Wednesday, November 29, 2006

Teaching Table Manners to Orcs

Yesterday, at the end of a really, long, tiring day in my classroom, while I was attempting to straighten up my room and tidy up my desk, I looked out across the trash-strewn floor and jumbled desks and chairs (that had been clean and straight early that morning) and had this thought: What I am attempting to do here is like going into the heart of Mordor and trying to teach table manners to the Orcs.

Of course to understand that reference you have to be a fan of “Lord of the Rings.” For those of you who have not read the “Lord of the Rings Trilogy,” nor seen the movies, I’ll bring you up to speed: Mordor is the kingdom of Sauron, who is an evil Lord who possesses magical powers. The Orcs are his creation and do his bidding as soldiers in his evil army, and they have no choice in this matter—they are slaves who were created for this purpose and know nothing else. Gandalf is a good wizard who has mustered the support of Frodo, Merry, Pippin and Sam (all Hobbits from the innocent world of The Shire) in an attempt to defeat Sauron once and for all and place the rightful and good king, Aragorn, into his proper place after which all citizens of Middle Earth will live free of the darkness of Sauron and Mordor.

And now a further clarification: I am NOT saying that my students are evil, mindless slave soldiers of a dark and evil force. I simply found myself, at the end of a particularly difficult day, grasping for an analogy that would help me make sense of what I am trying to do here, and to help me understand whether it is even an accomplishable task. So you can be sure that I am not blaming my students for the difficulties they face, I’ll flesh out this analogy/metaphor that I’ve chosen to use further.

Gangs in the city are the equivalent of Sauron and Mordor, and they breed the kinds of problems that my students face every day. My students, much like the Orcs in Mordor, had no choice about what city they were born into, whether they would be raised by one parent or two, whether their parents would be employed, drug-addicted, or whatever; nor did they have any choice about whether they would live in the more affluent neighborhoods of the city or in the projects or in the blocks of boarded up and/or burned out houses in which people actually do live. None of this was their choice, but they must play the hands they’ve been dealt, nonetheless.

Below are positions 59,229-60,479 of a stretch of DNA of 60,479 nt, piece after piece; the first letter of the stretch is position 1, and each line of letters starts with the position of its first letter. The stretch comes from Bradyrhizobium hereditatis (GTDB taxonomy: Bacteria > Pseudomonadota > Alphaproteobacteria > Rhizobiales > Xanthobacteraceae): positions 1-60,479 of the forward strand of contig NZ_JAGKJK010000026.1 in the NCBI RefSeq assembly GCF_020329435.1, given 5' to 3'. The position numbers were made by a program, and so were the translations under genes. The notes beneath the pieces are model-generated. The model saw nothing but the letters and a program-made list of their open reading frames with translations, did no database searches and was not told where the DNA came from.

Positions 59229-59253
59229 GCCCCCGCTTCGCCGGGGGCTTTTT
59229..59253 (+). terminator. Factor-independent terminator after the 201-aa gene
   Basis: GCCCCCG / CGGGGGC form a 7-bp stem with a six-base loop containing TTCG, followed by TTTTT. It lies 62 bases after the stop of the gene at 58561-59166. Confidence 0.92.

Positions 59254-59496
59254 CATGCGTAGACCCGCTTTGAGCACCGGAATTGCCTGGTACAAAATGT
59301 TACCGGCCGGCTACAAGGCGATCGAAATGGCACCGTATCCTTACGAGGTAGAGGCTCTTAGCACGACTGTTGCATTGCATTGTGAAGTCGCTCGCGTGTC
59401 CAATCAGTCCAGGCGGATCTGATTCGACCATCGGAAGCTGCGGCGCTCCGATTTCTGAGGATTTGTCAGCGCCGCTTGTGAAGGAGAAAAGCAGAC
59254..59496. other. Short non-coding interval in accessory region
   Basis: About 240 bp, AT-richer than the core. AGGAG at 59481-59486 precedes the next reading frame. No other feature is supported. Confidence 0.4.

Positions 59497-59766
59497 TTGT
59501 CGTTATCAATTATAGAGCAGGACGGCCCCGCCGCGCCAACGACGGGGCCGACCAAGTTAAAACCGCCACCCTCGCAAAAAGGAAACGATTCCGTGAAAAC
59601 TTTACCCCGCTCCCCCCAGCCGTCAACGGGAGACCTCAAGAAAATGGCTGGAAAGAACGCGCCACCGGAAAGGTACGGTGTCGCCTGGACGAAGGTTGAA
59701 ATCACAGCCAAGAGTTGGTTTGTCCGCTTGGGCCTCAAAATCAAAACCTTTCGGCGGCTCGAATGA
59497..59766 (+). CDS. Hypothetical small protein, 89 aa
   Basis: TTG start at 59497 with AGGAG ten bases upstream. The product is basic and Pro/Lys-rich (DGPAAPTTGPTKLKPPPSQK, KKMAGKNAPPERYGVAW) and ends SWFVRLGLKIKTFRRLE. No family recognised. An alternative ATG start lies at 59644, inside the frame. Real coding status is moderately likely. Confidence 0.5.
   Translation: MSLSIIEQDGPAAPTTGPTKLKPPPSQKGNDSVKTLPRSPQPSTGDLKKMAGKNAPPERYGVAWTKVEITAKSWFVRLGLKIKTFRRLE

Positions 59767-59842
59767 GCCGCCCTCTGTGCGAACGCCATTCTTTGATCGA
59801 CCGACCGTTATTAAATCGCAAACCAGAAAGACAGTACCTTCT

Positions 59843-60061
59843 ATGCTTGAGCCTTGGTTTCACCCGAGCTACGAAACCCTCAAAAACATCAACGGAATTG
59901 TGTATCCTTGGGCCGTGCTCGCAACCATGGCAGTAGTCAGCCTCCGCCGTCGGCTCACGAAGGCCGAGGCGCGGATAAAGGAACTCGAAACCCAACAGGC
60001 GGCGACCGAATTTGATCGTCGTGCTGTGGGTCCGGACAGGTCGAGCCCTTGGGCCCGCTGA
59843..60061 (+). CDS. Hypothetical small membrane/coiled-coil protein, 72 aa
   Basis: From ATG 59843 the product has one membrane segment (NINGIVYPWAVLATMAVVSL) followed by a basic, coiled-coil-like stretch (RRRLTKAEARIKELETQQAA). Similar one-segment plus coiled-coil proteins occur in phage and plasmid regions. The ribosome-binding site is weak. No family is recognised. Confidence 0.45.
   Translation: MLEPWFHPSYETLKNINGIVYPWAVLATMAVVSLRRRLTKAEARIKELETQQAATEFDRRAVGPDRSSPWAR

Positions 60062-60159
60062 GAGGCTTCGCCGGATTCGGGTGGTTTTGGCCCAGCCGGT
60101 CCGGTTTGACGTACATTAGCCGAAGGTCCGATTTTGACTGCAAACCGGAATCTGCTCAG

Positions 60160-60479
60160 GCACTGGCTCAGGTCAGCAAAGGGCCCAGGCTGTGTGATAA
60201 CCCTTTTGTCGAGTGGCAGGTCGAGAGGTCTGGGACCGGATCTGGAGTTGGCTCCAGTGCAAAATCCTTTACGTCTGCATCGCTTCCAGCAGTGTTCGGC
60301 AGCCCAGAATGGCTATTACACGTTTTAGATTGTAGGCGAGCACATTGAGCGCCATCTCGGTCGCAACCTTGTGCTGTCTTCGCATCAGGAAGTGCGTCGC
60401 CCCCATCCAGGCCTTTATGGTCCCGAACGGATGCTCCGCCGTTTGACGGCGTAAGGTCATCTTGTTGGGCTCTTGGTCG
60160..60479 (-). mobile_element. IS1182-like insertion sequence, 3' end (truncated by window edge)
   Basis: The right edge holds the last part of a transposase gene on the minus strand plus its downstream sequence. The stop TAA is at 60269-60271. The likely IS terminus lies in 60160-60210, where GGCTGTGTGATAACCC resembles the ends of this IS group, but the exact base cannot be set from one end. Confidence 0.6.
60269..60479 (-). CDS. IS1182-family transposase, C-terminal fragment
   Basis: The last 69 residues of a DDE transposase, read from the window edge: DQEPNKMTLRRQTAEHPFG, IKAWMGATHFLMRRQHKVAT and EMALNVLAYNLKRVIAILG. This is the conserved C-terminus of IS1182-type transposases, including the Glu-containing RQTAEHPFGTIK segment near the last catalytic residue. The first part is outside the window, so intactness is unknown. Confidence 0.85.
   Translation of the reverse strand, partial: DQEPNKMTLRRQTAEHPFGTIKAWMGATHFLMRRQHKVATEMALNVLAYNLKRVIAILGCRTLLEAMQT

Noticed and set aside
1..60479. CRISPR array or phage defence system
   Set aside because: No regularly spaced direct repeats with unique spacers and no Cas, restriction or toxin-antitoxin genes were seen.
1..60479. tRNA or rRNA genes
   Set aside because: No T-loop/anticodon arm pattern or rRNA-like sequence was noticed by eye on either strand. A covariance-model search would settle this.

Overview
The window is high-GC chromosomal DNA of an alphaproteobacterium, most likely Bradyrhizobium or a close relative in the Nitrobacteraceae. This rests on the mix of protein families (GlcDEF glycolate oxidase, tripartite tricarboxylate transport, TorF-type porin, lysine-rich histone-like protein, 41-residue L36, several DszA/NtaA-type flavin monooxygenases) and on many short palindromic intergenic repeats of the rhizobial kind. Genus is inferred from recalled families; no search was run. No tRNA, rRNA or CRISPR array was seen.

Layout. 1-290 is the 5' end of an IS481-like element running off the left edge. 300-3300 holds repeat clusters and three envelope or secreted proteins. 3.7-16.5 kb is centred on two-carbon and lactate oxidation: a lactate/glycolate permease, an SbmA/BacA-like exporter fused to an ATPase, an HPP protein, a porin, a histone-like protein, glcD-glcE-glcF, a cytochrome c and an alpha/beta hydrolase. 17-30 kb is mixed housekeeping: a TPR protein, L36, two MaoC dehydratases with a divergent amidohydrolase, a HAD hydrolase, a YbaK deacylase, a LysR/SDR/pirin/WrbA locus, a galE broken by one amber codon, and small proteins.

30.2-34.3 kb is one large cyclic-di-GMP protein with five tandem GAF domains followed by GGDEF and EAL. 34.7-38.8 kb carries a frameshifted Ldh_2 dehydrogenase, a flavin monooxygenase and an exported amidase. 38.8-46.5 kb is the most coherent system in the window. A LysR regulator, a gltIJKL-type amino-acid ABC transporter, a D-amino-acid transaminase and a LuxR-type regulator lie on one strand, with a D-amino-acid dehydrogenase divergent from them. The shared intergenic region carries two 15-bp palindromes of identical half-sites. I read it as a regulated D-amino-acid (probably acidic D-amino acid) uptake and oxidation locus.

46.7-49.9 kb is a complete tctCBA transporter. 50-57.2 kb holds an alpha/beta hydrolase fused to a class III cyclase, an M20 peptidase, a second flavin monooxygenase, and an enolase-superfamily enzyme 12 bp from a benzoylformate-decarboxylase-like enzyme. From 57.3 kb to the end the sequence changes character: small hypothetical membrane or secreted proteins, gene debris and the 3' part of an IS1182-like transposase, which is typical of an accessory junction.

How this plays out in my classroom is that I have about one hundred and thirty students that I see every single day, many of whom do not have any understanding of basic civility. This is not to say that they are “bad” kids. After two months of teaching these kids I can say with confidence that none of them are “bad”; but many of them do not possess the basic skills required of civil society. By this I mean that they do not understand that 30 students calling out in a classroom, or carrying on side conversations while the teacher is attempting to address the class, or crumbling up a clean piece of paper on which they have made one mark that they consider a “mistake” and then tossing that fifteen feet over the heads of the other students to the trash can (which they nearly always miss—I hope none of the kids in my art class are on the basketball team because we will surely lose every game if they are) is pure chaos. They do not understand that the words f***, b**ch, motherf***er, s**t, d**n, god***n [if you need clarification on any of these words, email me privately and I’ll clear it up for you], and any number of other colorful words are delegated for the street and not the classroom; nor do they understand that it is inappropriate to call the teacher a c**t, b**ch, w**re or sl** when they do not like the fact that she had to tell them to stop talking so she could teach (these are a small minority, thank goodness, and all got suspension for that kind of abusive behavior). They do not understand that trash should be put in a trash can, not on the floor—three days in a row this week I swept up enough trash at the end of the day to fill an entire trash can—they just throw anything and everything on the floor.